“Can these feeds be encrypted with 99.5% chance of no compromise? Absolutely! Can you guarantee that all the encryption keys make it down to the lowest levels in the Army or USMC [United States Marine Corps]? No way,” adds a second Air Force officer, familiar with the ROVER issue. “Do they trust their soldiers/marines with these encryption keys? Don’t know that.”

But a far bigger factor in creating the debacle may not have been encryption. It was psychological,  what someone once described to me as the ‘inabiity of government to think anyone can do things the nonbureaucratic way’ The AFP article hints that the military simply didn’t believe the enemy could improvise a capability that took thousands of bureaucratic hours of effort to acquire. For a certain kind of mentality, the idea that something might cost less than ten million dollars is wholly inconceivable. And because it was inconceivable to the bureaucrat, therefore it was impossible.

The practice was uncovered in July 2009, when the US military found files of intercepted drone video feeds on the laptop of a captured militant, intelligence and defense officials told the Journal. They discovered “days and days and hours and hours of proof,” an unnamed source told the Journal. “It is part of their kits now.” Some of the most detailed examples of drone intercepts have been uncovered in Iraq, but the same technique is known to have been employed in Afghanistan and could easily be used in other areas where US drones operate.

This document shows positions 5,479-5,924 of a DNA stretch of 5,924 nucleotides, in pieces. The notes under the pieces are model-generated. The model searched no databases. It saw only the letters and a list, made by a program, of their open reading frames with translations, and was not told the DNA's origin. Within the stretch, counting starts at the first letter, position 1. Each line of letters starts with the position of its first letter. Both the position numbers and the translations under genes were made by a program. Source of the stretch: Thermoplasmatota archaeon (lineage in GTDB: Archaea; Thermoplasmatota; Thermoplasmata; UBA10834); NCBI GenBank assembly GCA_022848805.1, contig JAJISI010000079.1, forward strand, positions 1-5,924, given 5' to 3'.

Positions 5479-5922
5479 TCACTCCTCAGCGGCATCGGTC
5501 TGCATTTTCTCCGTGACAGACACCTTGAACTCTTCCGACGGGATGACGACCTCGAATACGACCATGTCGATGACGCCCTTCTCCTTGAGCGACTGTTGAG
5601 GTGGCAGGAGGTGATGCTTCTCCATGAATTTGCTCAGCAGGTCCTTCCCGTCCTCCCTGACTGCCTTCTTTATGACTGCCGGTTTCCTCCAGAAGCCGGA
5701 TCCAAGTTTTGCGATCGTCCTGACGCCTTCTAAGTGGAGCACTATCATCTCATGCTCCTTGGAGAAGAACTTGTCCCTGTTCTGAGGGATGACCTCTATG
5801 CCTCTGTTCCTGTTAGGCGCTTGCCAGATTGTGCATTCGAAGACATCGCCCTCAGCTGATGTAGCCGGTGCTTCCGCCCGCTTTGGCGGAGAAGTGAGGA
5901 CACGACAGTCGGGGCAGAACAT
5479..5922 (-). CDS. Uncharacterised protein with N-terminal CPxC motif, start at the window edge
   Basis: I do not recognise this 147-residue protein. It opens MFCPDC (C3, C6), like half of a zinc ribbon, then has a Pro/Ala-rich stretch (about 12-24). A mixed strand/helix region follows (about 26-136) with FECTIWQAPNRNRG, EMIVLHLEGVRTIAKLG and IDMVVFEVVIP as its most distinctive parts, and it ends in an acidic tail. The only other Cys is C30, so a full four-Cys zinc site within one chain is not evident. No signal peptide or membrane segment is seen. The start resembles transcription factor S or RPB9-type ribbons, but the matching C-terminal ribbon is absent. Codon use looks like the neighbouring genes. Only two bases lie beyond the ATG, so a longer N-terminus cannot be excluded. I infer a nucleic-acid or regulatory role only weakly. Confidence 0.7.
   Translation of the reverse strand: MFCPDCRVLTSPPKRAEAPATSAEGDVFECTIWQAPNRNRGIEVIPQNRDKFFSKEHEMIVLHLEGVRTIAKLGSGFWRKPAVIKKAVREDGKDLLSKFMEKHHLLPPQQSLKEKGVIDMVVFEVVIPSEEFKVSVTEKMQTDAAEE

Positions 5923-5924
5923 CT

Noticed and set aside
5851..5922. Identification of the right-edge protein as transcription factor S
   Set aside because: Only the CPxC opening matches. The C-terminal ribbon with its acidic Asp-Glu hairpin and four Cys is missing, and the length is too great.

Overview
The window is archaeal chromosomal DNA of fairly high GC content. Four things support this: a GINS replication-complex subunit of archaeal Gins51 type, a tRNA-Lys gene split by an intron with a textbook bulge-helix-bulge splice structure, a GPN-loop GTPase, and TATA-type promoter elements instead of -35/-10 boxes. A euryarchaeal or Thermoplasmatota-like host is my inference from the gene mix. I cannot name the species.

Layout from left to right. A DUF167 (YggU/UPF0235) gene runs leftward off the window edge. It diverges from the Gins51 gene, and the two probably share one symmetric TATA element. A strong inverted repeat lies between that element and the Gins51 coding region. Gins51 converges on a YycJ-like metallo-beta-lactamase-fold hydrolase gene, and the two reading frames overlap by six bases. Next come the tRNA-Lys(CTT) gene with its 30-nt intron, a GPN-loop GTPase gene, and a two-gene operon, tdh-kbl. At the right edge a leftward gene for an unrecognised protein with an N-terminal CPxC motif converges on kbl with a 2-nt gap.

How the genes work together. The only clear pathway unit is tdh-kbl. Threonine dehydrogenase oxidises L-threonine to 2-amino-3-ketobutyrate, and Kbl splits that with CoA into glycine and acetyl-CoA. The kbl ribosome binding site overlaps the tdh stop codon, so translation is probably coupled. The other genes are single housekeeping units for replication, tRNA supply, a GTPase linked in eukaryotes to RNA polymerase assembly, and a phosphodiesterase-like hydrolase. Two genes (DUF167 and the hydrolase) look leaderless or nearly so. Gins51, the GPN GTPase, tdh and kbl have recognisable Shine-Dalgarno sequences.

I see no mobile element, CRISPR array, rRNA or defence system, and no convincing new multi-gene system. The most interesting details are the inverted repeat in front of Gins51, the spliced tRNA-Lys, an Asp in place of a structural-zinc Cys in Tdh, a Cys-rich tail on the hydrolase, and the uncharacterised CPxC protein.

The US government has known about the flaw since the 1990s, but assumed its adversaries would not be able to take advantage of it, the Journal said.

Interestingly, the insurgent’s secret wasn’t discovered (if published reports are to be believed) by some counter ELINT effort, but by someone kicking in an insurgent’s door, finding a laptop and having it analyzed. The boot came to the rescue of the electronic circuit and uncovered the vulnerability, or at least made its knowledge so widesread that bureaucracy had to fix it. In bureaucratic ontology existence has two meanings: the first is that a something actually exists; and the second is that something be bureaucratically recognized as existing.  The latter dominates the former.

As I’ve often written before one of the subtle benefits of being in contact with the enemy is simply being in contact with the enemy. Back in the day it was widely recognized that “being in contact” was in some sense desirable; cavalry units were used to stay in touch with enemy forces so the commanders would know what the other side was up to. While military operations are fundamentally designed to destroy the enemy, it is often not appreciated that an important byproduct of every encounter is information. Part of the reason there have been no mass attack surprises since 9/11 is that across the whole spectrum US forces have been in contact with the enemy.

Today, being in “contact” is politically bad. One day the politicians will break contact. This will have the benefit of reducing losses, both human and material. Fewer dead bodies will come back from the War on Terror. Fewer resources will be spent fighting it. That’s all to the good. But it will come at a subtle price. The US will be out of contact, or at least in more intermittent contact with the enemy. The losses will be fewer, but so will the information point. The price of not looking, the cost of not peeking under the rocks — is not seeing.